6. Quizzes/Examinations – 200 points
Quizzes will be given throughout the semester (100 points – 10 points each)
The Final exam/portfolio will apply information learned throughout the course. The portfolio will include information from journals, outside classroom experiences, papers, common reading, the P.O.W.E.R. learning activities and the Leader Summit. – 100 points
No make-up tests will be given unless medical documentation is provided.
7. Papers – 150 points
Paper #1 (5 pages): Relates to the book A Hope in the Unseen. – 50 points
Paper #2 (5-10 pages): A library research paper. You will be required to pick a topic specific to the reading and work in the classroom. You will be required to research information in the library on the chosen topic. Topic must be approved by professor. – 100 points
Students will hand in a draft of the first paper assignment, which will be returned by the instructor with written critique and a preliminary grade. Students will then be given the opportunity to revise their papers, and will submit the draft and revised paper. A final grade will then be given. Students have the option of submitting a draft for the second paper assignment
8. Required Freshman Seminar Activities Outside of Class – 50 points
Students enrolled in Freshman Seminar courses are required to participate in at least two required enrichment activities (other than the Leader Summit, see below) outside of class during the semester that will help connect them with opportunities for campus and community involvement.
A list of activities will be provided. You will need to provide documentation showing activities attended as well as a one page summary of the event, where and when it was held and how you feel it contributed to your college experience. Documentation and one page summary should be completed and turned in within 2 class periods of attendance at the activity. The Learning Communities Welcome Bash is not included.
9. Leader Summit – September 19, 2009 – 75 points
The Leader Summit is a FREE, one day leadership conference designed to help students improve current skills, learn new ones and network with other involved students. Experts within the field of Student Activities will present educational sessions on a variety of leadership topics.
Professor will register everyone for the conference – set aside the date on your calendar, this is an all day event
A 2 page reflection paper will be due following the Leader Summit.
Information obtained at the Leader Summit will also be used for the Final Portfolio and Final Group Project.
10. Assigned Activities Throughout Semester – 95 points
Each student will be required to complete various assignments from the P.O.W.E.R. Learning text.
Each student will interview a professor, chosen by the student (10 points)
Other activities as assigned throughout the semester.
|Computation of Grades
Grades will be determined on the following basis:
|Common Reading Summer Project||50 points|
|Literature Circles||80 points|
|Group projects||100 points|
|Required Outside Activities||50 points|
|Leader Summit||75 points|
|Other Assigned Activities||95 points|
|Your grade will be calculated on point total:|
Assignments must be turned in on the due date. Final assignments may not be re-written for a higher grade. Five points will be deducted for each calendar day that an assignment is late.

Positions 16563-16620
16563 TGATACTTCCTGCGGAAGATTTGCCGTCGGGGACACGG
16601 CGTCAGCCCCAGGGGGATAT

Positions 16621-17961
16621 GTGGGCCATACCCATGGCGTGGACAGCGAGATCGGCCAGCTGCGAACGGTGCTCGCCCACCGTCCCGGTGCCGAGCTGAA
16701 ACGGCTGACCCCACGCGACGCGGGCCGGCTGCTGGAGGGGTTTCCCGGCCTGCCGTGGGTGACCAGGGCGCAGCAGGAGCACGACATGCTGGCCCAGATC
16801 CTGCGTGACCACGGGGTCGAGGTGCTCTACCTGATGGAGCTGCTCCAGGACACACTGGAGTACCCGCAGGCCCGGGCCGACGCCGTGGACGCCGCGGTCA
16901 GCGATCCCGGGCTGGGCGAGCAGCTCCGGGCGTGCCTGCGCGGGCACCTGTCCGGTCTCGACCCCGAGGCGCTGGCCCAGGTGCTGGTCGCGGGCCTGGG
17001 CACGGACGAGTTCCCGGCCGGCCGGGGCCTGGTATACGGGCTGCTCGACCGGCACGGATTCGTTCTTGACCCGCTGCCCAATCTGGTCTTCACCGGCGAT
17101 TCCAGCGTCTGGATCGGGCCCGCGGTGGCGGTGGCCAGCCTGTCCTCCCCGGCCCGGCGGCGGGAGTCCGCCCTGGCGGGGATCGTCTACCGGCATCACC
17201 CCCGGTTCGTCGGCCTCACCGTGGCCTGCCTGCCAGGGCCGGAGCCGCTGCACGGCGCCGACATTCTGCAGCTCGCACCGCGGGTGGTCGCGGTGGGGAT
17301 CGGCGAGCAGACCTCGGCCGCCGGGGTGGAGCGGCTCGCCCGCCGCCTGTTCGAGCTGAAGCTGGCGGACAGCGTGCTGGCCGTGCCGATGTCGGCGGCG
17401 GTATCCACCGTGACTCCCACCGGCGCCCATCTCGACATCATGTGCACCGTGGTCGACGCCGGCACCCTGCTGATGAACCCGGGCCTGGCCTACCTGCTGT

UTSA students are expected to follow the Honor Code and to demonstrate academic integrity. Any assignments that show evidence that they have not been completed directly by the student will not be accepted and will result in automatic failure in the course for the student. This violation of the UTSA Honor Code and Student Code of Conduct constitutes academic misconduct and also makes the student subject to possible expulsion from the University.
Students are expected to attend class regularly and be present for tests and quizzes on the dates scheduled. Failure to attend class will result in a lower grade for the course. (See grading and attendance policy.)
Students are expected to be responsible for class materials, including classes they miss. The instructor will not furnish notes, handouts, etc., so students will need to network with someone in class to obtain this information if they miss class.
Tests and quizzes are designed to cover all lecture, discussion, and reading materials. Any study guides provided are simply guides. Any assigned material may appear on the test. It is the student's responsibility to read assignments by the dates listed on the syllabus.
Instructions for completing assignments are included with the syllabus and are important to adhere to. The student is responsible for following these instructions. Assignments will be graded according to adherence to the instructions presented. Throughout the semester, additional instructions will be distributed and should be followed.
If students are having problems with the course, they are expected to assume the responsibility for talking with the instructor prior to the end of the course.
The course is a team effort between instructors and students: feedback is welcome.
Students will be expected to respect the opinions and feelings of other students, guest speakers, and the instructor, even though they may differ from their own.
LEARNING COMMUNITIES SUPPORT PROGRAMS/TOMAS RIVERA CENTER
Learning Communities will offer academic support and guidance to students for transitioning to college, study skills, test taking skills, test anxiety, stress management, overcoming procrastination, time management and organization as well as other areas. As you instructor, I may refer you to the Tomas Rivera Center if you need guidance throughout the semester. We want to help you succeed here at UTSA. If you find that you need assistance or you are struggling, please let me know and I will help get you get connected or you may also receive assistance on your own by contacting Lizette Nale at 210-458-4694.